In the same period, G.M.'s product line was transformed. In 1989, to give one example, Chevrolet's main midsize sedan had something like twice as many reported defects as its competitors at Honda and Toyota, according to the J. D. Power "initial quality" metrics. Those differences no longer exist. The first major new car built on Wagoner's watch—the midsize Chevy Malibu—scores equal to or better than the Honda Accord and Toyota Camry. G.M. earned more than a billion dollars in profits in the last quarter because American consumers have started to buy the cars that Wagoner brought to market—the Buick Regal and LaCrosse, the Envoy, the Cadillac CTS, the Chevy Malibu and Cruze, and others. They represent the most competitive lineup that G.M. has fielded since the nineteen-sixties. (Both the CTS and the Malibu have been named to Car and Driver's annual "10 Best Cars" list.)
What Wagoner meant in his testimony before the Senate, in other words, was something like this: "At G.M., we are finally producing world-class cars. We have brought our costs, quality, and productivity into line with those of our competitors. We have finally disposed of the crippling burden of our legacy retiree costs. We have expanded into the world's fastest-growing markets more effectively than any other company in the United States. But the effort required to bring about that transformation has left our balance sheet thin—and, at the very moment that we need a couple of years of normal economic activity to refill our coffers, auto sales have fallen off a cliff. Do you mind giving us a hand until things get back to normal?" This is not arrogance. It happens to be something very close to the truth. And, when senators like Richard Shelby seem to have no idea what your company has accomplished in the past decade, forcefully making the case for your own company's merits is probably a sound strategy.
Rattner was perfectly aware of the strides that G.M. had made. When members of Team Auto toured some of G.M.'s factories, he tells us, they came back marvelling at the "truly collaborative" relationship that existed between management and labor, and at how "consistent and disciplined" the manufacturing process was. One of his first major conclusions, after studying up on the auto industry, was that "U.S. automakers were no longer as pathetically inefficient as people thought." What Rattner cannot seem to see, though, is that his contempt for G.M.'s leadership is contradicted by the evidence of the company's accomplishments. How can Wagoner be a slow-moving incrementalist when, in less than a decade, he took the world's largest company from an uncompetitive monolith to a worthy competitor of Toyota and Honda? "GM's day-to-day workings were solid," Rattner writes at one point. "It was the head that was rotting." But, if the head was rotting, how did the day-to-day operations become solid?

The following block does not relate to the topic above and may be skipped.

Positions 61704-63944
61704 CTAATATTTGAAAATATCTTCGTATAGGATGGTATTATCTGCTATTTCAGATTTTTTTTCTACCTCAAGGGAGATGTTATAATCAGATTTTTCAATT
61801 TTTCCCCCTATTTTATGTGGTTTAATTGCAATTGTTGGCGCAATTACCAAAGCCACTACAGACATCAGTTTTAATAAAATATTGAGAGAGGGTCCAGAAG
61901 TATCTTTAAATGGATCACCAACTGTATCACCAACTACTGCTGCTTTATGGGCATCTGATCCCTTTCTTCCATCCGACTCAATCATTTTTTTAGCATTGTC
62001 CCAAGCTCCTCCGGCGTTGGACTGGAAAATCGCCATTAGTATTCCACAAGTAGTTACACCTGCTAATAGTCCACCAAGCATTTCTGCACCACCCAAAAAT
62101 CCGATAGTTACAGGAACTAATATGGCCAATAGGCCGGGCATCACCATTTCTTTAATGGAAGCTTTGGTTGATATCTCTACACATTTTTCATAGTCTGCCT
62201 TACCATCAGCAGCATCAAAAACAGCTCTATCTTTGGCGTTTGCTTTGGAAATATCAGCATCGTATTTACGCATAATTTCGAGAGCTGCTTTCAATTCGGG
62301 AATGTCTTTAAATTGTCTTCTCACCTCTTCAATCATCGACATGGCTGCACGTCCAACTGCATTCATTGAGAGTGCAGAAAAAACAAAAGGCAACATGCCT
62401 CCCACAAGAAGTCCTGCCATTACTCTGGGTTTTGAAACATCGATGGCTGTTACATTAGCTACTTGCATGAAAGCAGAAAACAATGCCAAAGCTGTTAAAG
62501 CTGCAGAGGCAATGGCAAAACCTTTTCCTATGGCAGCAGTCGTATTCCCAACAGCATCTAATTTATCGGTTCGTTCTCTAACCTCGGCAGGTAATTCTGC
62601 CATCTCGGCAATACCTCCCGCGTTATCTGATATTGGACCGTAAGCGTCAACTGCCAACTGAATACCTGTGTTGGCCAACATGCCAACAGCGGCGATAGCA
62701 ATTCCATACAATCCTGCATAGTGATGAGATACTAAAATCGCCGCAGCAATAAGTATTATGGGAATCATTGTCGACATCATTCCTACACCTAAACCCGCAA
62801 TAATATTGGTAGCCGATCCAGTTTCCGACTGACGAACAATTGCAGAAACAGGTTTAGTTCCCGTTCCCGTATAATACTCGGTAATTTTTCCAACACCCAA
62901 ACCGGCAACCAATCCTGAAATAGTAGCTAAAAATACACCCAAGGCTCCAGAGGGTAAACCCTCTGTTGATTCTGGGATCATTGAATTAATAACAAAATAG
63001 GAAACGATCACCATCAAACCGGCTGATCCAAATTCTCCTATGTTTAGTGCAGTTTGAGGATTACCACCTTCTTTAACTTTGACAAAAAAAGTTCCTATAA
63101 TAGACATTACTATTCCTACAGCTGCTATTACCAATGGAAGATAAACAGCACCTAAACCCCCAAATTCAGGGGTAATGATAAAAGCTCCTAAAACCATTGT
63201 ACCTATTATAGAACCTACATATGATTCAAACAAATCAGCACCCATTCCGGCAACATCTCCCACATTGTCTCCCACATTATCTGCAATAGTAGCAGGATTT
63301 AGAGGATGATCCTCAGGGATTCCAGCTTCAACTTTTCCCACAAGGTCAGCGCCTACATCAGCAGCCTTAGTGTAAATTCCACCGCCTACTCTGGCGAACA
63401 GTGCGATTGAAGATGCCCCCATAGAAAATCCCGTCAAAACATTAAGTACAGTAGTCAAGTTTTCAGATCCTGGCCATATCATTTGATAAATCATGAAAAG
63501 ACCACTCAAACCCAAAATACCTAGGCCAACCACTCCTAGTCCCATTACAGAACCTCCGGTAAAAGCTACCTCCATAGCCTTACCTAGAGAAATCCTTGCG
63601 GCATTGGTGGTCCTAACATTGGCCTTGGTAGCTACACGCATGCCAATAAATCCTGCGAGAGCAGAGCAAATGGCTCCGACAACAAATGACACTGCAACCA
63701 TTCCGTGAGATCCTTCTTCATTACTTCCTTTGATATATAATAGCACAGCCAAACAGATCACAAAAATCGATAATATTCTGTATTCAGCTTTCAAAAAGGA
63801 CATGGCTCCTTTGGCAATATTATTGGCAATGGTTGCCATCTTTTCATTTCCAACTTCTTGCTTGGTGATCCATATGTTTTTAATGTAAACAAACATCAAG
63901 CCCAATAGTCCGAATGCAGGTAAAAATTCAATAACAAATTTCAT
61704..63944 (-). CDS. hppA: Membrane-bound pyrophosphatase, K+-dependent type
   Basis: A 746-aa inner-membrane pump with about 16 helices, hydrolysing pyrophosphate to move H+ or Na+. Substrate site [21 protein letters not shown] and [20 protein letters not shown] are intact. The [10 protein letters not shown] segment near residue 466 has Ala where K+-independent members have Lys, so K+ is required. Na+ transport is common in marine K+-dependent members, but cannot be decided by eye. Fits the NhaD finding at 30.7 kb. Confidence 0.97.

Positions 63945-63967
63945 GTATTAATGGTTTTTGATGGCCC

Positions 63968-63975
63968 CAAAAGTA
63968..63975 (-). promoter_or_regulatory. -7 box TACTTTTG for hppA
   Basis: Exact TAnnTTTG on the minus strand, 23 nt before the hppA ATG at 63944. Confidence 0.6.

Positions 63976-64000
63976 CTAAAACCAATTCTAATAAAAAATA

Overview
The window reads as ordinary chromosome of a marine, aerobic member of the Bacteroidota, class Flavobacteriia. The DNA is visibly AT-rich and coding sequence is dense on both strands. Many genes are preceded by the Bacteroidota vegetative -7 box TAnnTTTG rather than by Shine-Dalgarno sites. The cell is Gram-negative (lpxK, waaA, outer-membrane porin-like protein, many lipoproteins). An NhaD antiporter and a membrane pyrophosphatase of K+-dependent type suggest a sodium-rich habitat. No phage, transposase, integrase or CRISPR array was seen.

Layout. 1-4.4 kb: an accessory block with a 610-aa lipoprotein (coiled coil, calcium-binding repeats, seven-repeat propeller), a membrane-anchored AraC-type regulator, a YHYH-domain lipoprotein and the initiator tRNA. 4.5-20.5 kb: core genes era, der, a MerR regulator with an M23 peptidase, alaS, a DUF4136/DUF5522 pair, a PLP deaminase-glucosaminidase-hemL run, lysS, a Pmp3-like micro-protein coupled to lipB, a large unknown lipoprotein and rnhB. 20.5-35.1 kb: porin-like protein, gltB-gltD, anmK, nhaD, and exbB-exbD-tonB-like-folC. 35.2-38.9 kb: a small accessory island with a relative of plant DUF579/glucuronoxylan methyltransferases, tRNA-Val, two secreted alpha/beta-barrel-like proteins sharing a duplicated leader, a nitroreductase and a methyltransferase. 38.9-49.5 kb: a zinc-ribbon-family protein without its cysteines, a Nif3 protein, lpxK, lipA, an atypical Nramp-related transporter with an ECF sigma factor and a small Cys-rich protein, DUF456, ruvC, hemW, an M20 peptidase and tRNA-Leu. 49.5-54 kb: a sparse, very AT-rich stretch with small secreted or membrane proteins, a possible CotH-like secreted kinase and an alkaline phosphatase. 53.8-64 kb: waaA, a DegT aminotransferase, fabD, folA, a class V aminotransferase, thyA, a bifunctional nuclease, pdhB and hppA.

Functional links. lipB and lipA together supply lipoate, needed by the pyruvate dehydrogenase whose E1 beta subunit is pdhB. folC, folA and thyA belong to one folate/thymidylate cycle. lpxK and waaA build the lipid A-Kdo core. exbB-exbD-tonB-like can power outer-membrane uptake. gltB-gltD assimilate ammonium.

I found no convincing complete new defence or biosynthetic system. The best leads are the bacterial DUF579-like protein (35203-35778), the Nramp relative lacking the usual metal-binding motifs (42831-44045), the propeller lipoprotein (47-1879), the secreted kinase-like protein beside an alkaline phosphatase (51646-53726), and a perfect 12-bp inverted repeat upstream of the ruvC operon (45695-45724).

It is not hard to understand what is going on here. Team Auto was engaged in an act of financial engineering: it used the power of the bankruptcy process to rid G.M. of some of the liabilities that had been holding it back. This was cleverly and swiftly done. It was badly needed. But, at the end of the day, cleaning up a balance sheet is cleaning up a balance sheet. Kristin Dziczek, of the Center for Automotive Research, estimates that the "new" G.M. is roughly eighty-five per cent the product of the work that Wagoner, in concert with the U.A.W., did in his eight years at the company and fifteen per cent the product of Team Auto's efforts. That seems about right: car companies stand or fall, ultimately, on the strength of their product, and teaching a giant company how to build a quality car again is something that can't be done on the private-equity timetable. The problem is that no private-equity manager wants to be thought of as a mere financial engineer. The mythology of the business is that the specialists who swoop in from Wall Street are not economic opportunists, buying, stripping, and selling companies in order to extract millions in fees, but architects of rebirth. Rattner wants us to think of this as his G.M. "As we drafted press statements and fact sheets," he writes, "I would constantly force myself to write that 'GM' had done such and such. Just once I would have liked to write 'we' instead."
So what did Rattner do with Wagoner? He fired him, of course: "Though I'd met Wagoner only once, to my mind there was no question but that he had to go." (Wait: once?) If this was to be Rattner's G.M., it needed to have Rattner's man at the helm: "After nearly a decade of experience as a private equity manager, I believed in a bedrock principle of that business: put money behind only a bankable team." Bankable does not mean a self-effacing C.E.O., with a heavy PowerPoint deck and a manner that leaves his listeners with nothing to hang on to. Bankable means a star. Rattner called Jack Welch for advice. He consulted with headhunters. He pondered the question during his morning runs on the treadmill until he found his leading man—Ed Whitacre, a former C.E.O. of A.T.&T. And, at this point, a book that began as a case study in twenty-first-century economic realities descends into schoolboy romance.